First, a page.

Veterinary Medical Acupuncture
Dr. Amy Jundt completed intensive continuing education coursework to become certified in Veterinary Medical Acupuncture through the College of Veterinary Medicine and Biomedical Sciences at Colorado State University. We are committed to continuing education as veterinarians and providing you, our clients, with the most truly integrative approach to modern, quality veterinary medicine possible. We are excited and proud to offer acupuncture for pets!
What is it?
Acupuncture is the stimulation of specific points on the body through the insertion and gentle manipulation of very fine sterile needles. Medical Acupuncture is practiced at the intersection of ancient Chinese tradition and modern neuroscience, giving us a treatment modality that is extremely powerful and complementary to other therapies.
Does it hurt?
Because we use extremely fine needles, they cause minimal to no pain and are generally well tolerated by most patients. The most important part of the first visit is to ensure that your pet is comfortable and not anxious. We do treatments in our comfort room on a soft pad. The room is very quiet and calm, nutritious treats are given where appropriate, and you will stay with your pet for the entire visit. We never force treatment on a patient. The goal is that they enjoy their visits so much that not only are they relaxed, but actually excited to come for their treatment.
So how does it work?
The basis of medical acupuncture is research, anatomy, and physiology. We know that acupuncture causes the release of intrinsic opioid peptides (morphine-like compounds found naturally in the body), as well as endorphins. It has widespread effects: locally by increasing blood and lymph flow, systemically by modulating traffic in the nerves, brain, and spinal cord, and by providing balance between the sympathetic (stimulatory response) and parasympathetic (rest response) nervous systems.
What conditions are treated with acupuncture?
Most often in small animals it is used to treat pain: muscle spasm/pain, back pain, neck pain, and arthritis to name a few. Other indications for acupuncture are as follows: incontinence, post-operative recovery, kidney disease, nausea/decreased appetite, gastrointestinal problems such as Inflammatory Bowel Disease, diarrhea, constipation, and it can be a great supportive therapy for animals undergoing chemotherapy as well as during anesthesia for painful procedures like tooth extractions.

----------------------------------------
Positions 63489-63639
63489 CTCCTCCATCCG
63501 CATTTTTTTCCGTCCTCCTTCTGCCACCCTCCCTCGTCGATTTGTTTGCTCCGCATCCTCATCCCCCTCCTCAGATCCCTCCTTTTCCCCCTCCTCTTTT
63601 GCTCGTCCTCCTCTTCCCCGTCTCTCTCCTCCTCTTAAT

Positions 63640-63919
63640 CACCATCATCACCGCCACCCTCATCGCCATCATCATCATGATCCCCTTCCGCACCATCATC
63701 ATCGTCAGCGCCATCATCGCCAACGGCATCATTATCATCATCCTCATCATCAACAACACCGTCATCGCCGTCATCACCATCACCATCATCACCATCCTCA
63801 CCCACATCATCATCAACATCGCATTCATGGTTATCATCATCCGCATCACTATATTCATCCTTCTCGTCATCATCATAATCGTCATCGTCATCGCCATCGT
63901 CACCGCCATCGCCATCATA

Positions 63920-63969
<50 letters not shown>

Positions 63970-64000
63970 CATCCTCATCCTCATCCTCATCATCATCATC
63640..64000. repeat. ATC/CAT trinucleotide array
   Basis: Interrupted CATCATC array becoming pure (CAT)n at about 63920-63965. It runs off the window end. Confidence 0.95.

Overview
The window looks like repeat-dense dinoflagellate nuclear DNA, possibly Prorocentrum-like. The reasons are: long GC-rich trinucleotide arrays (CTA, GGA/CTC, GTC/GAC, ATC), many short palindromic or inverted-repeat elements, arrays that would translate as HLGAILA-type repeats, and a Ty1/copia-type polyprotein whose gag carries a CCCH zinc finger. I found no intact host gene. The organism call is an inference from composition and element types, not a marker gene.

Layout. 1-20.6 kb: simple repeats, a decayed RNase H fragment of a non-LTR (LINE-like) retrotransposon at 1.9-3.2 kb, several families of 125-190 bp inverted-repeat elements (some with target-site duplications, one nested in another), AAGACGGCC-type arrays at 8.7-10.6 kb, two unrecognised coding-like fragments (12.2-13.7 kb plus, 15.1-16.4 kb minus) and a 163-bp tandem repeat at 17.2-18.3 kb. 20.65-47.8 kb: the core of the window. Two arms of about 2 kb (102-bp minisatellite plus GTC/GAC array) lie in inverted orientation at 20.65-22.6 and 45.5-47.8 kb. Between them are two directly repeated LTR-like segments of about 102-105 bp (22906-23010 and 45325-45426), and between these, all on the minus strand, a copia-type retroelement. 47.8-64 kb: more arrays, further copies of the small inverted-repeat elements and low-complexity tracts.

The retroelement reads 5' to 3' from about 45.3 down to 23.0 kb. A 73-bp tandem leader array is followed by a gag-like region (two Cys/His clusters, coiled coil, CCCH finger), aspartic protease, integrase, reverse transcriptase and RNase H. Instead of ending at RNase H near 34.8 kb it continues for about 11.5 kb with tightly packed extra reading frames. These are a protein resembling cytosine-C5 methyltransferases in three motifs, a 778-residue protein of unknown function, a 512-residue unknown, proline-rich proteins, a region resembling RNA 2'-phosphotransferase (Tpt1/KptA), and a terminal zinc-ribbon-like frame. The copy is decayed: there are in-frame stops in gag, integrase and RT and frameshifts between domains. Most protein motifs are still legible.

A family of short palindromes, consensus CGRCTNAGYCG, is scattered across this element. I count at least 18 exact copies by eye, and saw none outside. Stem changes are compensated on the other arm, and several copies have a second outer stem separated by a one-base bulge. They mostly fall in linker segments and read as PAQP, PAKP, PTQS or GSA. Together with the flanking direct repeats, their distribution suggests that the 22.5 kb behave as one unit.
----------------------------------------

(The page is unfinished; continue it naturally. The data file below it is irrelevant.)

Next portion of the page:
What can I expect?
On the first visit, Dr. Jundt will review your pet's medical history and perform a thorough physical examination, including a musculoskeletal and neurologic assessment. Using this information Dr. Jundt will work with you to formulate an individualized treatment plan for your pet. Please allow 60 minutes for this first consultation. Each subsequent visit will start with a muscle exam and evaluation for areas of pain and tenderness. Since the most important thing is that this be a positive experience for your pet, we give treat rewards with your permission, and most importantly a ton of love and praise.
Sterile, single use needles will be used for treatment. In addition to being very thin, these needles are quite flexible which allows them to move with your pet should he/she change position during treatment. The needles are placed gently and will be left in place for 10-15 minutes. Occasionally during this time Dr. Jundt may manipulate them (by slightly rotating them) to achieve continued activation of the nerves at these points. During this time we continue with the love and treats, of course!
How often will my pet need treatment?
Typically, we do twice weekly treatments in the beginning, and then taper the frequency as appropriate to each case. While this does depend on the condition being treated, it is more based on their individual response to treatment. This may be once weekly, once per month or two, or simply as needed.
Does acupuncture always help?
Not always. Like any treatment modality, we expect a few patients to be robust responders, and a few to be non-responders. The rest of the population will fall comfortably in the middle. In our experience, most (about 90%) will experience a beneficial response to acupuncture. While it is not a cure-all, or a replacement for regular veterinary care, it can be a powerful adjunctive therapy in many conditions and can often reduce dependency on more invasive or side effect prone treatments.
What are the side effects?
When acupuncture is performed by a certified Veterinary professional, it is extremely safe. Side effects are rare but can occur. You may notice your pet is more sleepy/lethargic after treatment, or they may seem more stiff for 24-48h hours after treatment.
If you have any questions or want to talk about the possible benefits of veterinary medical acupuncture for your pet, please call me or email me anytime! We are excited to be able to offer this treatment option for our patients and we love to talk about it with clients.